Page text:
Tracy gave his romantic interpretation to such songs as "When I Grow Too Old to Dream", "I'll See You Again", "Trees", "Everything I Have Is Yours", "Red Sails in the Sunset", "Harbor Lights", "The Whistling Waltz", and "Danny Boy". His September 1935 recording of "East of the Sun (and West of the Moon)" is among the very first of that much recorded song.

He returned to the US in 1940, continuing his career until his age and the emergence of the rock 'n' roll era made his particular image unfashionable. Nevertheless, his records still sell in great numbers today and his fan clubs in Britain and the US still kept in touch with him at his Manhattan West Side apartment, a veritable museum of posters, sheet music, records, tapes and press material. Only recently he was presented with a gold CD to mark the extraordinary sales of his work; he was the oldest star to receive such acclaim. In 1978, Arthur Tracy was coronated King of the Beaux Arts Ball. He presided with Queen Hope Hampton.

Arthur Tracy's 1937 recording of "Pennies from Heaven" was featured in the 1981 movie of that name, with Vernel Bagneris lip-synching to Tracy's voice. The film brought Tracy out of retirement, and at age 82 he returned as a cabaret singer at The Cookery in Greenwich Village in 1982. This brought a favorable review in The New York Times from John Wilson, who wrote that his vocalizing had "a delightful patina of period charm", adding that Tracy was "a spellbinder, setting a mood and scene, disarming the doubters by admitting that 'I always put all the schmalz I had into my songs.'"

He visited Britain in the spring of 1995, making a live broadcast on Radio 2 on the John Dunn show. When I accompanied him to the BBC recording studio, it transpired that the news of his broadcast had been announced a day earlier and there was a crowd of his fans waiting for him, requesting autographs, taking photographs and cine films.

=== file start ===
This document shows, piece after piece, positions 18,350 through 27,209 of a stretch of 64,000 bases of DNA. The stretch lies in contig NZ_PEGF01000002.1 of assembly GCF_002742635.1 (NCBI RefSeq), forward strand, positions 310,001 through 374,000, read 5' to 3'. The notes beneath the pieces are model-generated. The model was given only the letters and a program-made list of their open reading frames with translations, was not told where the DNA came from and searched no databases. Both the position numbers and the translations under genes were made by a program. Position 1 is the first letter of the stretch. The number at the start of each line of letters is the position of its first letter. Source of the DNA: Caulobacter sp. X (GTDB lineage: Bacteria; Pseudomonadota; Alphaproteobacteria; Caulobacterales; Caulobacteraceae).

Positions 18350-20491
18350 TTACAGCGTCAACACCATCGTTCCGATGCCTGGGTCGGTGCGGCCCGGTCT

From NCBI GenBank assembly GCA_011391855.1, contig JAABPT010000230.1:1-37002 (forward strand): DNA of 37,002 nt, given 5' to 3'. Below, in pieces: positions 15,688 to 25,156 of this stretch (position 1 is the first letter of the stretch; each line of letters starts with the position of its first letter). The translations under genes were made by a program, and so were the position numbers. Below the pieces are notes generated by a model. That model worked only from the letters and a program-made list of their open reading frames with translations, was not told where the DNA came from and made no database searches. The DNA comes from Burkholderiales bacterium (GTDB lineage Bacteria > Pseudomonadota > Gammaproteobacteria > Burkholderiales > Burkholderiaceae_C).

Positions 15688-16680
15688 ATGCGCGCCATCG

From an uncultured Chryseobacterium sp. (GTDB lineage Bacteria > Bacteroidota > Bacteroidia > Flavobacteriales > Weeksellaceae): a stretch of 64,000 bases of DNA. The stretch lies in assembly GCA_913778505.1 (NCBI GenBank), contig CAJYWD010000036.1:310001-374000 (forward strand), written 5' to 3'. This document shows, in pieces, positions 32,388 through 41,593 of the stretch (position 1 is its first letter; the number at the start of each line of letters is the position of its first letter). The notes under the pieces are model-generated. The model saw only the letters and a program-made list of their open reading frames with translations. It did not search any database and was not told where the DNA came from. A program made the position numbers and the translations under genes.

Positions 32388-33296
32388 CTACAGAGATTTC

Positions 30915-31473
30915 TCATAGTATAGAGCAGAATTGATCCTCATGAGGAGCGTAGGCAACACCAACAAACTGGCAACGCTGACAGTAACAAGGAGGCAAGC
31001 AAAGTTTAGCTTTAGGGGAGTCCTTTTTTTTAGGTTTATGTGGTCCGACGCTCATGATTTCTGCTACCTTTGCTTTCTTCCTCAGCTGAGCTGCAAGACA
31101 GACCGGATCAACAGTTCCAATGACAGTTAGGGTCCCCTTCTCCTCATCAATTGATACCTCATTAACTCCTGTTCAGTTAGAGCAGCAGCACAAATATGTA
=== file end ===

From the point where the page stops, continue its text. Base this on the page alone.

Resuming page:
After his re-emergence with "Pennies From Heaven," he acted in the touring company of Andrew Bergman's Broadway play "Social Security" and was in the movie "Crossing Delancey." In 1996, he was awarded the Ellis Island Medal of Honor. His autobiography, "The Street Singer," is to be published this year by Harold Martin and Redman.

This week Mr. Tracy's former wife, Blossom, remembered his radio debut: "The announcer said, 'Down the corner and round your way comes the Street Singer to sing to you his romantic ballads of yesterday and yore.' " After Mr. Tracy sang, she said, the announcer returned: "And there he goes, the Street Singer . . . back again tomorrow night to serenade you."

His English recording manager visited him and said: "Arthur, you're going to make it to 100 and when you do we will make a special album to commemorate the event." It was not to be.

He died on Sunday October 5, 1997 at Mount Sinai Hospital in New York. He was 98 and lived in Manhattan, New York.

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Songs he recorded


  1. I'm Just a Poor Street Singer
    (Paul Relf - Bruno Uher - Woods)
    Decca 108-B - 38464 - New York, NY - September 21, 1934 - Notes


  2. Jazznocracy
    Decca 107-A - 38439 - New York, NY - August 27, 1934 - 3:03


  3. Rollin' Home
    (Peter De Rose (C) - (L) Billy Hill)
    Decca 108-A - 38354 - New York, NY - August 20, 1934 - Notes


  4. White Heat
    (Will Hudson)
    Decca 107-B - 38440=B - New York, NY - August 27, 1934 - 2:37 - Notes






























Source:
Wikipedia
Bernard Mendelovitch Thursday 09 October 1997 http://www.independent.co.uk/news/obituaries/obituary-arthur-tracy-1234801.html
Mel Gussow Published: October 8, 1997 http://www.nytimes.com/1997/10/08/arts/arthur-tracy-98-musical-star-known-as-the-street-singer.html
Your Key To Collectibles - Decca 78 DISCOGRAPHY